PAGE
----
Lazy eyes listen
On Monday, Estonia became the first former Soviet country to legalise gay marriage, opening marriage applications to same-sex couples with the start of the new year.
The processing of applications is estimated to take one to six months, with the first approvals expected by February 2.
In June, the Estonian parliament agreed to legalise gay marriage as an amendment to the country’s Family Law. The bill was approved by a vote of 55 to 34, a win that LGBTQ campaigners attributed to Prime Minister Kaja Kallas’ progressive government.
“It’s an important moment that shows Estonia is a part of Northern Europe,” said Baltic Pride project manager Keio Soomelt to The Guardian on Monday. Together with Estonia, 15 of the EU’s 27 member nations permit same-sex marriage.
Soomelt hailed the newly-amended law as “a very important message from the government that says, finally, we are as equal as other couples; that we are valuable and entitled to the same services and have the same options.”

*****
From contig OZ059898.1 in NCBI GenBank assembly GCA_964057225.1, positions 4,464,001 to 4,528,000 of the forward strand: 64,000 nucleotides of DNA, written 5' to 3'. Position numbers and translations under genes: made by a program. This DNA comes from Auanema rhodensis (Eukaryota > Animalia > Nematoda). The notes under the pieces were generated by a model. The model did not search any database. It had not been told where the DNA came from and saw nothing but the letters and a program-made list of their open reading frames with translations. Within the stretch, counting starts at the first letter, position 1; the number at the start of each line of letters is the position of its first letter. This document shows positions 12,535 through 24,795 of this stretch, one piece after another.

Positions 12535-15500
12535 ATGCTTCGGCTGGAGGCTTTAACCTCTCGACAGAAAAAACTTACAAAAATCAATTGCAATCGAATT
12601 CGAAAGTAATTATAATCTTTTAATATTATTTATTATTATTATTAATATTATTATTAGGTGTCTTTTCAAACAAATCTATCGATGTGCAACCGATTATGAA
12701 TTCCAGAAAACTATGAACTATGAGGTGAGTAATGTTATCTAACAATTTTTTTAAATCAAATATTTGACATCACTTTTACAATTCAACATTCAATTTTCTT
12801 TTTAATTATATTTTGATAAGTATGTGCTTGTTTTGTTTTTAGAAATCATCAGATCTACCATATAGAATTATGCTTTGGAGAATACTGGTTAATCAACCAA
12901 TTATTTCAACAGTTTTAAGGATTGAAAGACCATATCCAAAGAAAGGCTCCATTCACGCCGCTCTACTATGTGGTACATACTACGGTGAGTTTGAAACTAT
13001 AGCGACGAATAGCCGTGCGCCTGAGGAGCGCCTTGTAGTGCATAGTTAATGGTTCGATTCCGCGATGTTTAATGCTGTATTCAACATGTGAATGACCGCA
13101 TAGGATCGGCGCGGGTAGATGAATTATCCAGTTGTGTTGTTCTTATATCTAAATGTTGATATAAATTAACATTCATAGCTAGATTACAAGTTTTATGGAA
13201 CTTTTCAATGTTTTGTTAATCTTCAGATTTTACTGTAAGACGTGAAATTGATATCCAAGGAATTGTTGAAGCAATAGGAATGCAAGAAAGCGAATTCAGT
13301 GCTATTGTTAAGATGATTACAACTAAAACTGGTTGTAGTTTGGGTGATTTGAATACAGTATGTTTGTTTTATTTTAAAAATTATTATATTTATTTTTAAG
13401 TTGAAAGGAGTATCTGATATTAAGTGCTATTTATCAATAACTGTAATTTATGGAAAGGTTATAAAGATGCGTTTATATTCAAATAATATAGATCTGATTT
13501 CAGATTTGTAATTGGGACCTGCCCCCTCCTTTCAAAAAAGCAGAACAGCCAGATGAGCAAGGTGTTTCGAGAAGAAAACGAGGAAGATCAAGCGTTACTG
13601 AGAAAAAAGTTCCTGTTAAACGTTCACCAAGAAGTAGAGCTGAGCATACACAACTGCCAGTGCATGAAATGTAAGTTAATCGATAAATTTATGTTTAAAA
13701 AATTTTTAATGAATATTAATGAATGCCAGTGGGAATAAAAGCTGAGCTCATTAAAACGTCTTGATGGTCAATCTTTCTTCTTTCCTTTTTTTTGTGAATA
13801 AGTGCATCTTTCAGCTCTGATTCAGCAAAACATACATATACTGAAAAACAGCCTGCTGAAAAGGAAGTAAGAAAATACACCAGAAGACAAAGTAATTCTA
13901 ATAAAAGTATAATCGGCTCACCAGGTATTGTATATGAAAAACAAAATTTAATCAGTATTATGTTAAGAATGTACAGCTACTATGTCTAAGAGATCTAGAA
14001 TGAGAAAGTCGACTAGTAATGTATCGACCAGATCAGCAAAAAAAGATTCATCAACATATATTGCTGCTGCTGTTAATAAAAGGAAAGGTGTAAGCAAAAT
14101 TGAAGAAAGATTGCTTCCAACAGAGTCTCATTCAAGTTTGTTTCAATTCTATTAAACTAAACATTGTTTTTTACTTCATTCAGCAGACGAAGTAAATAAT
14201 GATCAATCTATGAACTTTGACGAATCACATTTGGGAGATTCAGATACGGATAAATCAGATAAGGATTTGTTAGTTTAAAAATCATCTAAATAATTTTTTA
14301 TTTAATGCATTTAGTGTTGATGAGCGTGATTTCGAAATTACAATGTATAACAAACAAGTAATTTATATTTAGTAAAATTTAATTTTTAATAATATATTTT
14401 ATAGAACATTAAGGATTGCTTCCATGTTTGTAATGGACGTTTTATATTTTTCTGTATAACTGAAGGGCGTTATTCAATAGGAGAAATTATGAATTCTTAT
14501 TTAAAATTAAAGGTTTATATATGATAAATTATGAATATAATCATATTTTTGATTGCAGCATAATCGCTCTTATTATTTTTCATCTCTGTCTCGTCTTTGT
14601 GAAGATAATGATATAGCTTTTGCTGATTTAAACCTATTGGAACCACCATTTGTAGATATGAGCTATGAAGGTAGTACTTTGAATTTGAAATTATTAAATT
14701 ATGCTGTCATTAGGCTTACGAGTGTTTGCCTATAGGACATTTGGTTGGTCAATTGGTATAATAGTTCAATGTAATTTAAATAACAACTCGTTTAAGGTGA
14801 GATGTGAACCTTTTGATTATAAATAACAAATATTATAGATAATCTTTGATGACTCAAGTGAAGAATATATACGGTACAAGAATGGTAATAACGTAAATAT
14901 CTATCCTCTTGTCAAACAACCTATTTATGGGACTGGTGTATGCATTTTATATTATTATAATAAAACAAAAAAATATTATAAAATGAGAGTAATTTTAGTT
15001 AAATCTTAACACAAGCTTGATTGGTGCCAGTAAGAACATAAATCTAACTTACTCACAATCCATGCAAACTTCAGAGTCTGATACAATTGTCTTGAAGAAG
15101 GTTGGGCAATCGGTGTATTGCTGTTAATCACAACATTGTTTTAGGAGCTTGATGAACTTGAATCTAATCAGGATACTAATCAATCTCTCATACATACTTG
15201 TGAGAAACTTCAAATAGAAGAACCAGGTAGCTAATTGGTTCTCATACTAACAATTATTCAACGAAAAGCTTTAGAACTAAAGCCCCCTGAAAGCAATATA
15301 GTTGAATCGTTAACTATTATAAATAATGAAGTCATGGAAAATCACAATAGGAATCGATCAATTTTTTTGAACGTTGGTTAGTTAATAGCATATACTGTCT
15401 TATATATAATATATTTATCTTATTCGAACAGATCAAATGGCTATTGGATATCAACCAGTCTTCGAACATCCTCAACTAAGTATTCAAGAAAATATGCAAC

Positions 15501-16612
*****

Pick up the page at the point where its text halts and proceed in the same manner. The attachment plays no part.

Estonia has legally recognized civil partnerships for same-sex couples since 2013, though civil unions lacked the adoption rights and parental recognition enjoyed by married partners. Under the new law, married same-sex couples may legally adopt children and register cohabitation, which comes with government benefits and other privileges.
Gay marriage remains contentious in the Baltic state, with only 53% of Estonians approving same-sex nuptials last year, according to an Estonian Human Rights Centre poll. However, attitudes have changed dramatically just a decade ago, when only 34% approved of the practice.
Following the disintegration of the Soviet Union in 1991, homosexuality was decriminalised in Estonia.
Despite the fact that neighbouring Latvia elected its first openly homosexual president, Edgars Rinkevics, last year, gay marriage remains outlawed in the country. Rinkevics blocked a bill permitting same-sex civil unions in November in response to opposition rallies, awaiting a countrywide referendum. Civil unions and same-sex marriage are both prohibited in Lithuania.
Former Deputy Culture Minister Inna Sovsun introduced legislation in parliament in March to recognise same-sex civil partnerships, believing that it would both reward the service of LGBTQ soldiers and impress Kiev’s international backers. President Vladimir Zelensky has said that constitutional reforms relating same-sex marriage cannot be implemented during wartime.